Trouble-making is an art, one of which he has mastered. Armed with his weapon of a nose, he’s keenly aware of the location of every particle of food in the house. This includes scraps, wrappings, and all food-related garbage. If you think you can leave the kitchen with food in the garbage bin without returning to utter chaos, you’re wrong. The easy solution is to move the bin, so I do. But he’s resilient, he will not be denied the tasty treasures hidden within the garbage bag. He moves chairs to access bar height tables. He scales counter tops and opens cupboards. He uses the dishcloth on the oven handle to open the oven. Helping himself to whatever’s inside. Nothing is safe on any table in the house. Need to pee? You can expect to return to your snacks or beverages ravaged all over the floor. He knows he’s not supposed to do it, but it doesn’t stop him. If he had his day in court, I’m positive he’d say “I know what I did was wrong, but I don’t regret my actions. The Doritos were worth it.” His cage has been nicknamed the “Penalty Box” and he’s in there more often than not. He’s a rebel who uses his cute face as an excuse to do what he wants, and it works like a charm.
It’s not all bad though. He knows tricks, and for a nominal fee (treat) he will perform for you. Funny how a small piece of chicken can turn even the worst of bad-boys into a suck, eating out of the palm of your hand. Literally. He’s learned to bump the ball with his nose when I throw it to him, sending the ball back my way. We play catch more than fetch, admittedly he loves both.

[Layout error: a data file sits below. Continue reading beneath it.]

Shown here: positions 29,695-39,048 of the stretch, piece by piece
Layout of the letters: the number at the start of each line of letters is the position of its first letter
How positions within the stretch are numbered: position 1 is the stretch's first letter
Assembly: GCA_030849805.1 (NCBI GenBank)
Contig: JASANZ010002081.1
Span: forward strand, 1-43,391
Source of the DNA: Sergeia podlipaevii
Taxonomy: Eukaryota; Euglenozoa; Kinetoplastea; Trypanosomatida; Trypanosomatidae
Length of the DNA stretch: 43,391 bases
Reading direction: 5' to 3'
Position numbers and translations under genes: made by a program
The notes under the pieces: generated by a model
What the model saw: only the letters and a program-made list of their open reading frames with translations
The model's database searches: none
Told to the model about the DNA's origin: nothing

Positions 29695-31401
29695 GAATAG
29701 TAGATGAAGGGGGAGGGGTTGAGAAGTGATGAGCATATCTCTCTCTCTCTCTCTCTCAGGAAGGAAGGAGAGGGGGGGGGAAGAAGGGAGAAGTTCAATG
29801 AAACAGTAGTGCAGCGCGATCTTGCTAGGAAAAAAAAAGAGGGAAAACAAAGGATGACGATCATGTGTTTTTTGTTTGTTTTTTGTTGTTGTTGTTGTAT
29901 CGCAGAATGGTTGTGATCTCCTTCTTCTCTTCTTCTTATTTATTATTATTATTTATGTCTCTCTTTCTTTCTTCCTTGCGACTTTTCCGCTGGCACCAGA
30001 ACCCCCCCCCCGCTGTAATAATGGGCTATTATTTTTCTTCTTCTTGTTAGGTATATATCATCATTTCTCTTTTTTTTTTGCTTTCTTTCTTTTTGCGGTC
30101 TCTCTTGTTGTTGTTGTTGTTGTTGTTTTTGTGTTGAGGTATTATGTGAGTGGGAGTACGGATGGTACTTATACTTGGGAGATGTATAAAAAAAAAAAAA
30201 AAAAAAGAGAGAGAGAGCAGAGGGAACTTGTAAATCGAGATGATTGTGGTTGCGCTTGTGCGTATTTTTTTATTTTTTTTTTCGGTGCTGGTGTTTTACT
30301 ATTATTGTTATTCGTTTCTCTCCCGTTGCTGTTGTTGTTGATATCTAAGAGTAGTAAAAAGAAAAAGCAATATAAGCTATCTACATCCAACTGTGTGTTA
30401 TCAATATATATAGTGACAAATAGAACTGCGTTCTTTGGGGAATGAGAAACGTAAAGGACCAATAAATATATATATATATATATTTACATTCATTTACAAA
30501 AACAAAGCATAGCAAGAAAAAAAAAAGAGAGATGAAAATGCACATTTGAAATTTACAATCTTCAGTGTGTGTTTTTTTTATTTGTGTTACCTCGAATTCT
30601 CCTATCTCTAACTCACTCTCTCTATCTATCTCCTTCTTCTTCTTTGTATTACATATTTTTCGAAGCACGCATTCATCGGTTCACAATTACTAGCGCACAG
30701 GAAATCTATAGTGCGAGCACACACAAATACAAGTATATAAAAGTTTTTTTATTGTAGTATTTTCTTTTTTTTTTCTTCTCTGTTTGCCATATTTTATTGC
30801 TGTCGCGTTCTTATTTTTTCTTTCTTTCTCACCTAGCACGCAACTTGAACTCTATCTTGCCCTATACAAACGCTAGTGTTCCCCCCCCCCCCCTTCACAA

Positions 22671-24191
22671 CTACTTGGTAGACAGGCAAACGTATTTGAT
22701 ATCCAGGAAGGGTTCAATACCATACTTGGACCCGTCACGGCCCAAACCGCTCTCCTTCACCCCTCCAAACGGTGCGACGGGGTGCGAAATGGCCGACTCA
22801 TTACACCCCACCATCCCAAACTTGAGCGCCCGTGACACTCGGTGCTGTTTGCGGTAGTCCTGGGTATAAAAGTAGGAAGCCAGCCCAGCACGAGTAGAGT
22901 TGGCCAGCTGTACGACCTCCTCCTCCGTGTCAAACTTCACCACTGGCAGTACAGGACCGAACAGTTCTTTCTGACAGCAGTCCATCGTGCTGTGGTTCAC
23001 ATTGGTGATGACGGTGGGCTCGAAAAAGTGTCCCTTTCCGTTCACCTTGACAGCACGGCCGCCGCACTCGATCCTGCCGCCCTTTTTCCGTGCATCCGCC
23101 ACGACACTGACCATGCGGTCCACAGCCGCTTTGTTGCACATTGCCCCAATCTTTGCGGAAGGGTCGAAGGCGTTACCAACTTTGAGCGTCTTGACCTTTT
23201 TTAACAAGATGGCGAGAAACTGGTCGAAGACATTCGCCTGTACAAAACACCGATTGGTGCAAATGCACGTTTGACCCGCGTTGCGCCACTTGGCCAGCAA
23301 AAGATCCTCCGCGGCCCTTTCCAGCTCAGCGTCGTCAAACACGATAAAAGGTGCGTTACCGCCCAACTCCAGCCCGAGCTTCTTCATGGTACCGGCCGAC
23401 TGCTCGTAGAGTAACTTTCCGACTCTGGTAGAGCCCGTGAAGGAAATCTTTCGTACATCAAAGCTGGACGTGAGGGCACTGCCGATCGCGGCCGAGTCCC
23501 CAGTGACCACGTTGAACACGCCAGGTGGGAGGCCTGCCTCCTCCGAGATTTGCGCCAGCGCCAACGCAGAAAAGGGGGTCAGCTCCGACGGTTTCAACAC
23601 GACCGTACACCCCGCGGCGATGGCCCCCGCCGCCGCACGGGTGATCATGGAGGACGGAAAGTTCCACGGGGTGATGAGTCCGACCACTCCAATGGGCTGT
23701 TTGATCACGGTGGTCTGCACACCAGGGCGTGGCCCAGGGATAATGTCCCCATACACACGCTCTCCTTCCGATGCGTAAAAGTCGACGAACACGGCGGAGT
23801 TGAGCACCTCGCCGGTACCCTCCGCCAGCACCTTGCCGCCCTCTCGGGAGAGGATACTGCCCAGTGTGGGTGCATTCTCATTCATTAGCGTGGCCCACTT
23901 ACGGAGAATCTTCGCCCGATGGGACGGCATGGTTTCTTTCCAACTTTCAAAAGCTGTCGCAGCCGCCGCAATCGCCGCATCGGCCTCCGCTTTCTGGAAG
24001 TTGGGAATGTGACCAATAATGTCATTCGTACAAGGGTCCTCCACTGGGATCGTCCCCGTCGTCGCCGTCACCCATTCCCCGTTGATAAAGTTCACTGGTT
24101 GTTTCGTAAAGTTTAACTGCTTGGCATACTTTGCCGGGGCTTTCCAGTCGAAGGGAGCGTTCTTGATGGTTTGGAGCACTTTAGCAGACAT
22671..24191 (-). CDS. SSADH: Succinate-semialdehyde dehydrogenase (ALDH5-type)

The bark which I complained about earlier is the only security system I need. Plenty of pizza delivery people have jumped back in fear of my mighty beagle. Mostly because it sounds like a little demon is on the other side of the door. It’s always the topic of light banter while we exchange money for pizza. He’s a couch potato which I can appreciate if he could talk he would be my phone-a-friend for any television related trivia show. He kills bugs. He keeps the floors clean while I eat like a savage; a system that has maintained the bond between human and canine for generations. He sleeps in with the best of them. Not the early morning “let me out” type because ain’t nobody got time for that.
I go the extra mile to keep him out of trouble by keeping the garbage bin out of reach and trying my best to keep tabletops clear of any treats he may like. It seems my little beagle has me trained just as much as I’ve trained him. Our relationship has become more of a give-and-take versus the dictatorship of his early days. Ruling with an iron fist wasn’t advantageous for either of us. I demanded respect but never earned it. Sometimes being a leader means recognizing the faults within yourself. For me, I simply couldn’t keep calm. I would completely spazz-out whenever he would do something wrong, it’s no wonder why he would tune me out. After addressing my own issues it became easier to help him with his.
Now, in 2019 my beagle is basically a house cat. He still prances around occasionally showing off his latest toy. The trouble-making has been reduced to a minimum but he still has his moments. His white beard indicates he’s slowing down and I’m excited for that, but it’s bitter-sweet. I’m confident he has a few more antics up his sleeve. My Simon is no quitter.
Merry Christmas, I shit on the floor